Bulletin on Water Meter Rates and Regulations

Bulletin on Water Meter Rates and Regulations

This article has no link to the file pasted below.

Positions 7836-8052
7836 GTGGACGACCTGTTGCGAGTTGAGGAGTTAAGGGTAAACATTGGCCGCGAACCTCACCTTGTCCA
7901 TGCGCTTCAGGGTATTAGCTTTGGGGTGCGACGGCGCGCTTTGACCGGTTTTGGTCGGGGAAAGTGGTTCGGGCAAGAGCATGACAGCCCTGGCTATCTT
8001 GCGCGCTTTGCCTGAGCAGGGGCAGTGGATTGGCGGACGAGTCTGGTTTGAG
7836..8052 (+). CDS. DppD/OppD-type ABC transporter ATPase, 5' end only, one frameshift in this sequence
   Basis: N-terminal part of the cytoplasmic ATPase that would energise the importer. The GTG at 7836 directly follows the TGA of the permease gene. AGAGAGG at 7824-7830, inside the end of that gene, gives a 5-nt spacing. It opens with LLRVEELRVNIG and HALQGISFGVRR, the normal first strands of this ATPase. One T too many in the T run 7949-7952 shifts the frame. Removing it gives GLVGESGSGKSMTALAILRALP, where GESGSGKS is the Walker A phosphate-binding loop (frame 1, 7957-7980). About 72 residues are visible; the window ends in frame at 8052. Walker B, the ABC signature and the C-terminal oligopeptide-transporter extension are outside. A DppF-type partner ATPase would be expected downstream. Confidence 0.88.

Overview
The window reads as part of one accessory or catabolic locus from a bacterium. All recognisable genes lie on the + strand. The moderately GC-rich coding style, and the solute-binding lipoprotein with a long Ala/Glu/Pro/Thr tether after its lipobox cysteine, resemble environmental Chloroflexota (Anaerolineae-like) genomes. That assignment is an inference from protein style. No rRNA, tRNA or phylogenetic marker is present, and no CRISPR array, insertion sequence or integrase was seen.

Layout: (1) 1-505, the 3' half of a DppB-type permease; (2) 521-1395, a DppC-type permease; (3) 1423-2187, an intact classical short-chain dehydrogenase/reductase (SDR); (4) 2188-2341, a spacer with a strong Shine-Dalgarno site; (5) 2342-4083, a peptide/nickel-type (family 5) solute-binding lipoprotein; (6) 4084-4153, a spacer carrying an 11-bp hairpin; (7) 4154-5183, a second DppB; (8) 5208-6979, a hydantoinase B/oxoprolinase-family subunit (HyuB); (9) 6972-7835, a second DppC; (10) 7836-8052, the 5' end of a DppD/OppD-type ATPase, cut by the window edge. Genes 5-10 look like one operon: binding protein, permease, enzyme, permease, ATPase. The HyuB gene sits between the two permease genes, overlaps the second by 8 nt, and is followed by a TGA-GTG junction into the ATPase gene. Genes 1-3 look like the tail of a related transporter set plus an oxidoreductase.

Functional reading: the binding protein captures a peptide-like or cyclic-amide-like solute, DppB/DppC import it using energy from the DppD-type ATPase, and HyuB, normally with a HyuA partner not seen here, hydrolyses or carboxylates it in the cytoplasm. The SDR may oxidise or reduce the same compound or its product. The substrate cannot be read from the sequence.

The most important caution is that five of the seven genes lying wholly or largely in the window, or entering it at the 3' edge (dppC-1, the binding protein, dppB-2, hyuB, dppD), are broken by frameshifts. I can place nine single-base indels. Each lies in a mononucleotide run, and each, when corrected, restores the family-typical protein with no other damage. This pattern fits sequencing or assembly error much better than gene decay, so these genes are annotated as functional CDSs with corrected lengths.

“Water Meter Rates and Regulations” is the title of the latest booklet or bulletin issued by the Buffalo Meter Company, of Buffalo, N. Y., and which contains much matter of real interest and value to those interested in water works. The elements of a meter rate are explained under the following heads: Fixed expenses, new equipment expenses, operating expenses, profit desired, sources of revenue exclusive of water sold, annual quantity of water pumped, pertages of water non-productive or unaccounted for. The bulletin also includes a table of high and low meter rates of 709 water works in the United States and Canada and a list of meter regulations. Under the head of Sources of Revenue Exclusive of Water Sold the bulletin says: . “This deserves careful study as it introduces the question of what proportion of the expenses fire protection should pay. Where laws do not permit a municipal water works to charge for fire protection or other water service the cost must be paid by increasing the charge to the private consumers. This is not fair as some premises receiving fire protection may not be water consumers, and others having much property use very little water. Hydrant rentals or fire protection costs should be paid out of the general tax levy, because the benefit of fire protection to the taxpayers is about in proportion to taxable value of property. Good authorities on the subject recommend the following as one way of determining fire protection chaiges: (1) Estimate the cost of constructing a water works sufficient for fire protection only. (2) Estimate the cost of constructing a water works sufficient for all purposes except fire protection. (3) Add 1 and 2 and the proportion each is of the total is the proportion of the ‘fixed expenses’ and ‘new equipment expenses’ (see table) chargeable to each. (4) Estimate the operating expenses’ including ‘profit’ necessary to maintain fire protection. (5) Estimate the’“operating expenses’ including ‘profit’ necessary to supply all other uses. (6) Add 4 and 5 and the proportion each is of the total is the proportion of ‘operating expenses’ and ‘profit’ chargeable to each. These calculations will usually show from twenty-five per cent, to sixty per cent, of ‘fixed expenses,’ ‘new equipment expenses,’ ‘operating expenses’ and ‘profit’ chargeable to fire protection. As a rule, the larger the plant the lower the percentage of fire protection cost.” In speaking of percentage of water non-productive or unaccounted for the bulletin says: “A study of the items under this heading reveals that from five per cent, to fifty per cent, of water supplied by water works producers no revenue. In case reliable data or estimates of these items are not available a water works may consider that with no free services it may receive pay for seventy-five per cent, of water supplied and sixty-five per cent, if there is free public use” and adds. “It is customary to establish the price for metered water per 1,000 gallons, or per 100 cubic feet. There is a difference of opinion as to which is preferable, but since the gallon is the universal unit of liquid measurement in this county there is no reason for using a special unit such as the cubic foot when selling water. The average consumer has a more definite idea of what he is getting when the bill reads 1,000 gallons than if it reads 133 cubic feet. It is certainly a good policy to have the meter rate and the meter dial in the same unit of measurement.” In commenting on the rates of 709 water works the bulletin points out that the value of the information lies in the opportunity to compare a new rate and thus be assured that it is within the bounds of general practice; that the rates were collected partly from the tables of the Rate Committee of the American Water Works Association and the Canadian Commission of Conservation and that the average of the highest rates per 1,000 U. S. gallons is 27 cents and of the lowest rates 11 cents. The average of the highest rates per 1,000 Imperial gallons is 30 cents and of the lowest rates 16 cents.

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